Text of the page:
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The cinematography of James Wong Howe

posted by Tim Carmody   Jan 19, 2018

Did you know that the Google Arts and Culture app does more than just match your selfies to better identify you on Google Image Search to fun portraits in museums that highlight the overwhelming representation of white men in museal collections? It’s true. For instance, there’s this fun little article on the life and career of cinematographer James Wong Howe:

James Wong Howe was born Wong Tung Jim in Guangzhou, China on August 28, 1899. Howe’s father brought his young family to the US - what he described as the ‘mountain of gold’ - when Howe was 5 years old.

His first home was Pascoe, Washington, where his father opened a general store and became the first Chinese merchant in the town. As a child, Howe faced vicious racism. His first schoolteacher quit as she didn’t want to teach a person of Chinese descent. His second teacher changed his name to be more anglicised, which is how he became ‘James Wong Howe’.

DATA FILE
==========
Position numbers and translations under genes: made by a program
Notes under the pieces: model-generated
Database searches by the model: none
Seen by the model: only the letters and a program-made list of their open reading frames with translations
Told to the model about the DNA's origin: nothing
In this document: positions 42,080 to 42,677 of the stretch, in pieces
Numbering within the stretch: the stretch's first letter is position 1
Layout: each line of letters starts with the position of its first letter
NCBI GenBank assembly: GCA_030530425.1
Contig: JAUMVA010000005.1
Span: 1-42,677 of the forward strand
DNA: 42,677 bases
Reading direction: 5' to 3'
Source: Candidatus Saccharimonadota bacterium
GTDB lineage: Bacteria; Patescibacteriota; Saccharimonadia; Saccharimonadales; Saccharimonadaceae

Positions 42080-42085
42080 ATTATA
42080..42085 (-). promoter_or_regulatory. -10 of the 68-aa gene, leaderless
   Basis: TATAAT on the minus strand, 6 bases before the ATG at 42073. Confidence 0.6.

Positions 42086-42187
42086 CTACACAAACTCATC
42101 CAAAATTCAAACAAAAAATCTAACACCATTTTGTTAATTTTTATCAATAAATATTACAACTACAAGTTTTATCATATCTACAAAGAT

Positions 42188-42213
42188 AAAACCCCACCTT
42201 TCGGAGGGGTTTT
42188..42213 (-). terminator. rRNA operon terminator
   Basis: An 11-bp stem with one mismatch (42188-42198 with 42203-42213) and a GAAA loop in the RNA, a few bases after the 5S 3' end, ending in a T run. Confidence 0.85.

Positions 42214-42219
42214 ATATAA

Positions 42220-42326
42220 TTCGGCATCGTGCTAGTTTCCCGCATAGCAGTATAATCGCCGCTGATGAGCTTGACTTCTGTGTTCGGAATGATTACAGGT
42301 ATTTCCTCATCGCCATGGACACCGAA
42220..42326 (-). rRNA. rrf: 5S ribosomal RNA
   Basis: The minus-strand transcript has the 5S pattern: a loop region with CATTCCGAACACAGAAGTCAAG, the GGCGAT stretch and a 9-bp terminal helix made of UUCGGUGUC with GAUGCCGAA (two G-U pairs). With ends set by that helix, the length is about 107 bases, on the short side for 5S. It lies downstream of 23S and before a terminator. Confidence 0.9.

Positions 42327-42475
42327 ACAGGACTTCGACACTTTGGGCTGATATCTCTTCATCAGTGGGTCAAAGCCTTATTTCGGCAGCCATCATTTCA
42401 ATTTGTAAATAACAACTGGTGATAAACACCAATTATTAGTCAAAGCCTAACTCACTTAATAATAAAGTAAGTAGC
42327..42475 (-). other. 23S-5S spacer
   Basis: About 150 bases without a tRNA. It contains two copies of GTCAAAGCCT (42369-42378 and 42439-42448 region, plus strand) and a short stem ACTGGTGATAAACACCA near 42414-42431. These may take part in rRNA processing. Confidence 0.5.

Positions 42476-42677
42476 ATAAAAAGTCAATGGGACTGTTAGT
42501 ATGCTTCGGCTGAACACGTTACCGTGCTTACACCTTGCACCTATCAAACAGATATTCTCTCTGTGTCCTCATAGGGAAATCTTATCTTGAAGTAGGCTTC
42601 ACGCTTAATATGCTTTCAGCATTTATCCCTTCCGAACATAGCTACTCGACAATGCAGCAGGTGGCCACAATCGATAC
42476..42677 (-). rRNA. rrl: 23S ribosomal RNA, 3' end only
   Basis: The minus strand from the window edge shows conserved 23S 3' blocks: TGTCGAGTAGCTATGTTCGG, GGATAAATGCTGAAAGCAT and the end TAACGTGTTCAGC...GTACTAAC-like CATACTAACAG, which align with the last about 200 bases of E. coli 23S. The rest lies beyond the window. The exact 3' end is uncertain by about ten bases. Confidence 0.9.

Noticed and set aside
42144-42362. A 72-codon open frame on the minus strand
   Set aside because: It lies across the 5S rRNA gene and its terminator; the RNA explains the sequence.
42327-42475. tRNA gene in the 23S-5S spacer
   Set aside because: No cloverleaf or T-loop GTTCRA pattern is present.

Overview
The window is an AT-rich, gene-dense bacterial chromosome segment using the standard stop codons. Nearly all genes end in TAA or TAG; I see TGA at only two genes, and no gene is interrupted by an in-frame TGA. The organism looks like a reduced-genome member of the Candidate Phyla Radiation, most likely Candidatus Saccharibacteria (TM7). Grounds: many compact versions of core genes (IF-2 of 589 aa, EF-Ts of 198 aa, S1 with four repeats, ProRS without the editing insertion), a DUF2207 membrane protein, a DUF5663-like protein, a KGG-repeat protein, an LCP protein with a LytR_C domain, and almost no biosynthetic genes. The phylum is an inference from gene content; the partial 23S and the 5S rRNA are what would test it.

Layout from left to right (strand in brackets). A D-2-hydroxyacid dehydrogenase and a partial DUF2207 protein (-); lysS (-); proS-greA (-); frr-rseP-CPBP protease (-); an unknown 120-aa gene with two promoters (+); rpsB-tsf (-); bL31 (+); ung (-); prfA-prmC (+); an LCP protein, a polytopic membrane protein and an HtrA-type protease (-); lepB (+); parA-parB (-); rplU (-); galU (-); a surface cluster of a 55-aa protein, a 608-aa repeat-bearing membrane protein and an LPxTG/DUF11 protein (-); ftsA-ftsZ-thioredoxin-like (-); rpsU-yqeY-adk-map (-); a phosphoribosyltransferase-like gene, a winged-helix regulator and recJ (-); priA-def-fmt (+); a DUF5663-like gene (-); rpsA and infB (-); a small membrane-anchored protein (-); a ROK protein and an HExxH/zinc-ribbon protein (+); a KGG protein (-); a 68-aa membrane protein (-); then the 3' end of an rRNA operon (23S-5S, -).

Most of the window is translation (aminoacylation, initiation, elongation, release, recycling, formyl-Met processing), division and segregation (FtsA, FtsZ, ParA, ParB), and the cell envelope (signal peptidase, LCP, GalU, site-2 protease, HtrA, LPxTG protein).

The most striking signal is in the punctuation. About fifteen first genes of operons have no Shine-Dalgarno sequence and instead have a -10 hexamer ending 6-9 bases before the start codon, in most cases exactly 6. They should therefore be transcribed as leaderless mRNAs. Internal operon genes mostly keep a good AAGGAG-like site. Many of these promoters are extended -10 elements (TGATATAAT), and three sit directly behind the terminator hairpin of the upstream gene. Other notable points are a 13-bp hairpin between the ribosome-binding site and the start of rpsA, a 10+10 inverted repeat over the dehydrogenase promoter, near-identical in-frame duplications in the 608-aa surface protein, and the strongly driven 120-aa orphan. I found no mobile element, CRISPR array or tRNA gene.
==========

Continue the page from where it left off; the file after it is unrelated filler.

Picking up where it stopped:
James Wong Howe.png

Wong Howe pioneered the wide-angle lens, low key lighting (which earned him the nickname “Low Key Howe”), and deep focus. He was also one of the first cameramen to ever use a hand-held camera. But he also had some unusual approaches to the new technology of film….

Other ingenious techniques that Howe used included: shooting a boxing scene by rollerskating around the action; using the reflection of tin cans to light a scene up a hill without electric lights; shooting scenes while being pushed around in a wheelchair; and weighing down birds to make them land where he needed them to.

Howe photographed over a hundred films from the silent era to the seventies, including 1933’s The Power and the Glory (basically one of a few films that have a claim to have been Citizen Kane before Citizen Kane), The Thin Man, Yankee Doodle Dandy, Body and Soul (the boxing movie he wore roller skates for), Picnic, and Funny Lady. He won the Oscar for cinematography for The Rose Tattoo and the gorgeous, unforgettable Hud.

Howe was 63 when he photographed this movie. It’s relentlessly inventive without being showy. It looks like a Scorsese movie. Come to think of it—a lot of Howe’s movies look like Scorsese movies.

It’s worth poking around that Arts & Culture app. A lot of the stories could be better sourced and written, but they’re overwhelmingly stories worth telling. Plus, you already downloaded the stupid thing onto your phone. Might as well try to learn something.